Cracking the Oppenheimer Code, Part 2 of 5: A Second Small Leap of Logic

The post is on the long side, so if you’re interested in AAPL fundamentals and want to read on, just click or tap to expand the post.

Now we move from solving for EPS range to thinking about how Apple’s actual product sales could reasonably reflect top-end guidance.

For those more experienced than I at the AAPL estimation “game” (thanks for stopping by, by the way!), you’re free to leave at any time.

For those new or newer to AAPL estimates, I make no claim to the effectiveness of this process. But it is my opinion, for whatever it’s worth, that starting from “first principles” and slowly building in inferences is ONE potentially useful approach to understanding Apple’s revenue mix, albeit from very, very high up in the iCloud(s). Also, we’ll hit the ground running next quarter, relatively speaking, so this slapdash (and slapstick?) method will only be explained this quarter.

Anyway! All two of you still here. Let’s begin with Apple’s guided revenue range of $33.5-35.5B. Complicated sellthrough-to-sell-in comparisons, seasonality, no new iPad, Murphy’s Law (aka Apple’s statement of “Risk Factors”), and torpedoes be damned, we’ll be blind optimists and assume Apple will report revenues of $35.5B.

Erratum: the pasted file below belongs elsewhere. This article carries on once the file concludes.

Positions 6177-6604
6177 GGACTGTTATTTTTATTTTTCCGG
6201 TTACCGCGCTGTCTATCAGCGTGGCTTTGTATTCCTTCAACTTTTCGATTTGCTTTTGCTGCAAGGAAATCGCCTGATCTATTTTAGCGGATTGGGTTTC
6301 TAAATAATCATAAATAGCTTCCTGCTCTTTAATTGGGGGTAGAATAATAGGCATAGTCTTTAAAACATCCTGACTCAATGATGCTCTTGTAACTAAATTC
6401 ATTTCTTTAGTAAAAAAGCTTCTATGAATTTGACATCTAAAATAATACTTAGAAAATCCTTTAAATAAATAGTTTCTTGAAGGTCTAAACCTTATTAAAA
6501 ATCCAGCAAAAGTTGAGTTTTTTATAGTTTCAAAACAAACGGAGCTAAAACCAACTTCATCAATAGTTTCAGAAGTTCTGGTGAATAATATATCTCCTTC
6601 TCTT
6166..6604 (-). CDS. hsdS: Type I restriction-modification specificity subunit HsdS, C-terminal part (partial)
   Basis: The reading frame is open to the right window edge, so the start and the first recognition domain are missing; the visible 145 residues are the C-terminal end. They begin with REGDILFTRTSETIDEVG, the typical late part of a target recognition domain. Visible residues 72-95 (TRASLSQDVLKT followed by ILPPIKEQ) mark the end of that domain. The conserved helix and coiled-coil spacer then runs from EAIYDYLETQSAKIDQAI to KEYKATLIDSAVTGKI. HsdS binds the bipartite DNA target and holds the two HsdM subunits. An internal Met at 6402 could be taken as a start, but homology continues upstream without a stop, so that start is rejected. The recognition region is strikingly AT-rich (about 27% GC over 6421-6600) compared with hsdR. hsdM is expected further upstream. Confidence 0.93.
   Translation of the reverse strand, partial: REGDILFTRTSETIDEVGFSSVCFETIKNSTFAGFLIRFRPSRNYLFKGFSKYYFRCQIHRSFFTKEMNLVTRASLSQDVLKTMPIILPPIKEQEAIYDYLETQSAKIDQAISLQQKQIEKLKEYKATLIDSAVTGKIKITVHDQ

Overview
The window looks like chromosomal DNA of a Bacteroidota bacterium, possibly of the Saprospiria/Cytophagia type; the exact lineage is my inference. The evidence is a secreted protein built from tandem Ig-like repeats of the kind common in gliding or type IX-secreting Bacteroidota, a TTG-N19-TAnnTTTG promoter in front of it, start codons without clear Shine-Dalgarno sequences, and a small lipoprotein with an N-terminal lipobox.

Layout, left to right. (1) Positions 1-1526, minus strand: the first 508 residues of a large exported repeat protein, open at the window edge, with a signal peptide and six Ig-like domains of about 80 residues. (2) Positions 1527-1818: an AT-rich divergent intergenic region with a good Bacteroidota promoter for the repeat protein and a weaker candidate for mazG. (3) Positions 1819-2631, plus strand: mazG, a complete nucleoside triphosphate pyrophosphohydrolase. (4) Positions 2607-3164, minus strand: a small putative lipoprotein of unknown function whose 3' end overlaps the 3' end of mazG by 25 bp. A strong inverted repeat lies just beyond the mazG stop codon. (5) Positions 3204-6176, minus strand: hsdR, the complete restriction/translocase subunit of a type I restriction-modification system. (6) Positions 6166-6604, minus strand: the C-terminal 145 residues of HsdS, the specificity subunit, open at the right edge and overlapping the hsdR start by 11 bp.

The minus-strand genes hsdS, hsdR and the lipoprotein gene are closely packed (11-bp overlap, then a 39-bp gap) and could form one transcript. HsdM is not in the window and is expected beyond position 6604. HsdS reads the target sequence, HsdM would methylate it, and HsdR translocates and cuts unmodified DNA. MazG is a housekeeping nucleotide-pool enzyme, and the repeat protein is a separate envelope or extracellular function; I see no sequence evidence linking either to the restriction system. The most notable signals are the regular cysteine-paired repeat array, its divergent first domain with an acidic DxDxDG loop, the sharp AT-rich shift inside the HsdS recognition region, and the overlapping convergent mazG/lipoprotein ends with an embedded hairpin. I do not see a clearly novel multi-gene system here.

Fortunately for us Apple has a long track record of UPOD (under-promise, over-deliver) on guided revenues, which continues even under Apple’s “new” guidance methodology. You can look it up, but I’m pretty sure I’m right.

Apple’s top-line calculations are really quite simple. There’s now six revenue categories:¹


For fiscal Q3 2012, the actual revenue, unit and “ASP” (avg. sales price) results were:

REVENUES revs units ASP (avg. sales price)
iPhone 16245000000 26028000 624.1355463
iPad 9171000000 17042000 538.1410633
Mac 4933000000 4020000 1227.114428
iPod 1060000000 6751000 157.0137757
iTunes/software 2951000000
Accessories 663000000
Total revs 35023000000

I should point out that “ASP” isn’t exactly ASP, since it’s inclusive of deferred revenue from the product category becoming “current” over a 24-month period, and exclusive of the “software upgrade rights” revenue from the reported quarter’s iPhone, iPad, Mac and iPod (mostly iPod touch) sales (which, you guessed it, gets deferred and recognized over a 24-month period). But whatever, deferral isn’t a huge chunk of product revenue, so close enough.

Now comes the fun part….trying to figure out Peter Oppenheimer’s thought process (he’s had a long track record of being infamously conservative with financial guidance, until the announced change in guidance methodology) and force-fit the revenue categories to guidance. For fiscal Q3 2013, I’m projecting (within guidance parameters) that they will be:

REVENUES revs units ASP
iPhone 15619940000 26252000 595
iPad 9292300000 21610000 430
Mac 5371000000 4100000 1310
iPod 880000000 5500000 160
iTunes/software 3541200000
Accessories 795600000
0 YOY iPhone 0.86%
YOY iPad 26.80%
Total revs 35500040000 YOY Mac 1.99%
YOY iPod -18.53%

Not bad, we got within about $40,000 of Oppenheimer’s $35.5B top-end guidance without having to get too fancy. Note the YOY growth percentages in the lower right of that mini-chart. In brief, the theories behind my “ASP” and unit sales projections are: